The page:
The neverness of ever eating donuts with Syd again even pulls up a chair at the kitchen table this morning while Bay and I enjoy the latest and greatest yeast donut to show up in the Noblesville area courtesy of Rebellion Donuts. Balyn. Me. Neverness. I did buy four donuts this morning, initially thinking, two for Bay and two for me. Now, though, four has a different meaning. One for me. One for Bay. One for Corinne. And one for the Neverness of Sydney.
Wolterstorff writes, “When we gather now there’s always someone missing, his (her) absence as present as our presence…When we’re all together, we’re not all together.”
Welcome to Forever Neverness-Land! Where tears are always welcome and donuts are always eaten…
Today is Ash Wednesday in the Christian calendar. The beginning of the Season of Lent. Forty days to Easter Sunday – not counting Sundays.
I am glad Ash Wednesday (and Lent) is making a comeback in the Protestant world after being neglected, disabused and condemned by our Protesting and Reforming Foreparents some 500 years ago. I have written many Ash Wednesday reflections, preached a few sermons and conducted numerous Lenten Season Studies. In this thread I am going to do something a bit different than offer up a scripture passage and encourage believers to repent – whatever that may look like.
Instead, three things…
What is the hardest part of preparing for the evening’s Ash Wednesday service as a pastor? Remembering where you stored the few palm fronds you saved from the previous year’s Palm Sunday. Why? The ashes that are placed on one’s forehead on Ash Wednesday are traditionally made from the palms of last year’s Palm Sunday. I remember one cold Ash Wednesday morning outside the office door of the church warming my hands over a little fire of dried palm leaves burning in a coffee can. Add a little olive oil to the crushed ashes created with a mortar and pestle and, ta da, ash soup for application on foreheads.
This Ash Wednesday morning I have no service to prepare for as I am not in the church business at this time. Rather, I will be a participant at a service tonight at St. Peter’s United Church of Christ in Carmel. I find myself remembering the act of the imposition of ashes on countless foreheads. It is a simple ritual. Dip the side of my thumb in a little bowl that contains the ashes. Draw a cross with my thumb on the forehead of the person before me. Speak the words. “Repent and be made whole” or “Remember that you are from dust and to dust you will return.” So many upturned faces. Faces serious. With tears. A bit of a smile. Some fear. Friends. Strangers. It is quite a privilege. To touch a person in a worship setting. Remind her or him that she or he is going to die.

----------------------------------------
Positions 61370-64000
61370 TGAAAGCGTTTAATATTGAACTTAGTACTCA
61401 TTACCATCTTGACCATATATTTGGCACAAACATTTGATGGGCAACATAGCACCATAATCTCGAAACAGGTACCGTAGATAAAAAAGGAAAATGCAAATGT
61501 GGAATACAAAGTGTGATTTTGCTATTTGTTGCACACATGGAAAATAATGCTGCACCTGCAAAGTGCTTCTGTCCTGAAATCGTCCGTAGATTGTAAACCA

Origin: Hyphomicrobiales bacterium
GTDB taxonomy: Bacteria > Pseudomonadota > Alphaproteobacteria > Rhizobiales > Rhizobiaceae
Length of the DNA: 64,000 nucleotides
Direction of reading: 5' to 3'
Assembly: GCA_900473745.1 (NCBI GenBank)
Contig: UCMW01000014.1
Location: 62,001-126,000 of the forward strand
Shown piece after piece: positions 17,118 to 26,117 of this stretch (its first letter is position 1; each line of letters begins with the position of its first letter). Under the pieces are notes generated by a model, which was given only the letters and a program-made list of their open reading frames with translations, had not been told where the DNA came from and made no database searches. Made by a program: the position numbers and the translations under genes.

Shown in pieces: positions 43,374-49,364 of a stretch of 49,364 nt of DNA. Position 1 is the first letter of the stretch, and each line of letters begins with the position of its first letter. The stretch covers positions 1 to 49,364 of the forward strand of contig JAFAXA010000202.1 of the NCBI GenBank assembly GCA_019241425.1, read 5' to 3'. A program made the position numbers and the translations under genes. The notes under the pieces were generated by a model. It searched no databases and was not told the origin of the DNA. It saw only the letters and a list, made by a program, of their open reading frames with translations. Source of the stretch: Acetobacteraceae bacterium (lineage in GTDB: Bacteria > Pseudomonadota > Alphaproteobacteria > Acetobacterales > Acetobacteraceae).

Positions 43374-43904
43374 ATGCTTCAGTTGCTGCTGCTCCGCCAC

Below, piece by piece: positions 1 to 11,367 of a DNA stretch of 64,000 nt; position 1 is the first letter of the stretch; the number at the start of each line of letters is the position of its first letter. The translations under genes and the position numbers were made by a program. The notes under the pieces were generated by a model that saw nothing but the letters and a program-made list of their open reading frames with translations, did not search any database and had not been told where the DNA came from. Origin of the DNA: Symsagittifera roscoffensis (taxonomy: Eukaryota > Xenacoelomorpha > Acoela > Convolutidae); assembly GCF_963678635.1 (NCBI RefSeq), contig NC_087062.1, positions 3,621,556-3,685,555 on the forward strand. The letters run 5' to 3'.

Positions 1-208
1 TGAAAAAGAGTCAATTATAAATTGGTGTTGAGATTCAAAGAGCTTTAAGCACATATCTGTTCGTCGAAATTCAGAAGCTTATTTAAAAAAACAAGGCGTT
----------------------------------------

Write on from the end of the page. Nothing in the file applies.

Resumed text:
To celebrate Ash Wednesday this year I made Chocolate Chip Muffins early in the morning! For my birthday last week one of my thoughtful and gracious co-workers gave me 750 best muffin recipes by Camilla V. Saulsbury. (He did so because every week for the last few years I have been making and bringing in to work my now famous Blueberry or Banana Nut Muffins.) I have never made Chocolate Chip Muffins because I never really cared for them – preferring instead that those ingredients be delivered to my mouth through a cookie. Now, though, I have an interesting recipe. What better muffin to make for the day that begins the Season of Lent? Give up chocolate!?!
Is it possible to hold together in the same place, i.e. in my mind, the abhorrence of wealth with the dreams of how I might spend the $350,000,000 that I am going to win tonight at 10:59 EST? Closely related to this conundrum is the question, How much is too much?
I scratch my head when economists, politicians and others proclaim that all persons should make a living wage of $15 an hour when they themselves make far more than that and can make very comfortable declarations from very comfortable surroundings about an issue where they would never make any sacrifice of ANY of their comfort to have such an economic boon to many come to pass. While I am glad my employer took the step to encourage the rest of the business world to move to a starting wage of $15 an hour, I know that this publicity stunt didn’t cost Amazon.com much at all. Human Resources got together with Accounting in order to rob Peter to pay Paul. And I am Peter, having lost my annual stock options and my monthly bonus opportunities. I personally lost about $1,800 a year or $150 a month. A drop in the bucket when you make $17 an hour. Just 5% of my annual income. No big deal.
But, hey, now I am making the big bucks ($20.25 an hour) after the compensation “adjustments” and I guess I can pat myself on the back as I step along Moral High Road as it was ME who actually DID sacrifice so another person can make $15 an hour.